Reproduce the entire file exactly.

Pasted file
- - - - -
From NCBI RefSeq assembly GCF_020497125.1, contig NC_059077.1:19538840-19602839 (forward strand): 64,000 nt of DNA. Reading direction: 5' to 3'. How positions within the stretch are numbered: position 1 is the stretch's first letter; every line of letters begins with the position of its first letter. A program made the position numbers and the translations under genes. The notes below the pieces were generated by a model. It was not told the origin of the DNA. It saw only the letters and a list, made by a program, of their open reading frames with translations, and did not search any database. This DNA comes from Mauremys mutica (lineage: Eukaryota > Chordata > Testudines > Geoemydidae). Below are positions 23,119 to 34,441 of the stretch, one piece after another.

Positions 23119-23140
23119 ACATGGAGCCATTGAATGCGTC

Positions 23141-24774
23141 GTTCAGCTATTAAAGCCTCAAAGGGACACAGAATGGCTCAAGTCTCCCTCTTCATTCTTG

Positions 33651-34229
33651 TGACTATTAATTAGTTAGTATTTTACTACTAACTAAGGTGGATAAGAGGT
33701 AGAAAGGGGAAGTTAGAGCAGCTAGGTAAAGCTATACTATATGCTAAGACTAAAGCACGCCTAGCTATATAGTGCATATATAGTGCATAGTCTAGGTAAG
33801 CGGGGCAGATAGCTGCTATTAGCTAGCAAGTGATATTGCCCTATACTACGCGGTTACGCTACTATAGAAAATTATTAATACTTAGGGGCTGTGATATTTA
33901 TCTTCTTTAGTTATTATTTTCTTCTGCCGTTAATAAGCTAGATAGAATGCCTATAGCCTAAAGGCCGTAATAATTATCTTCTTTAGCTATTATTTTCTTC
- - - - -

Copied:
From NCBI RefSeq assembly GCF_020497125.1, contig NC_059077.1:19538840-19602839 (forward strand): 64,000 nt of DNA. Reading direction: 5' to 3'. How positions within the stretch are numbered: position 1 is the stretch's first letter; every line of letters begins with the position of its first letter. A program made the position numbers and the translations under genes. The notes below the pieces were generated by a model. It was not told the origin of the DNA. It saw only the letters and a list, made by a program, of their open reading frames with translations, and did not search any database. This DNA comes from Mauremys mutica (lineage: Eukaryota > Chordata > Testudines > Geoemydidae). Below are positions 23,119 to 34,441 of the stretch, one piece after another.

Positions 23119-23140
23119 ACATGGAGCCATTGAATGCGTC

Positions 23141-24774
23141 GTTCAGCTATTAAAGCCTCAAAGGGACACAGAATGGCTCAAGTCTCCCTCTTCATTCTTG

Positions 33651-34229
33651 TGACTATTAATTAGTTAGTATTTTACTACTAACTAAGGTGGATAAGAGGT
33701 AGAAAGGGGAAGTTAGAGCAGCTAGGTAAAGCTATACTATATGCTAAGACTAAAGCACGCCTAGCTATATAGTGCATATATAGTGCATAGTCTAGGTAAG
33801 CGGGGCAGATAGCTGCTATTAGCTAGCAAGTGATATTGCCCTATACTACGCGGTTACGCTACTATAGAAAATTATTAATACTTAGGGGCTGTGATATTTA
33901 TCTTCTTTAGTTATTATTTTCTTCTGCCGTTAATAAGCTAGATAGAATGCCTATAGCCTAAAGGCCGTAATAATTATCTTCTTTAGCTATTATTTTCTTC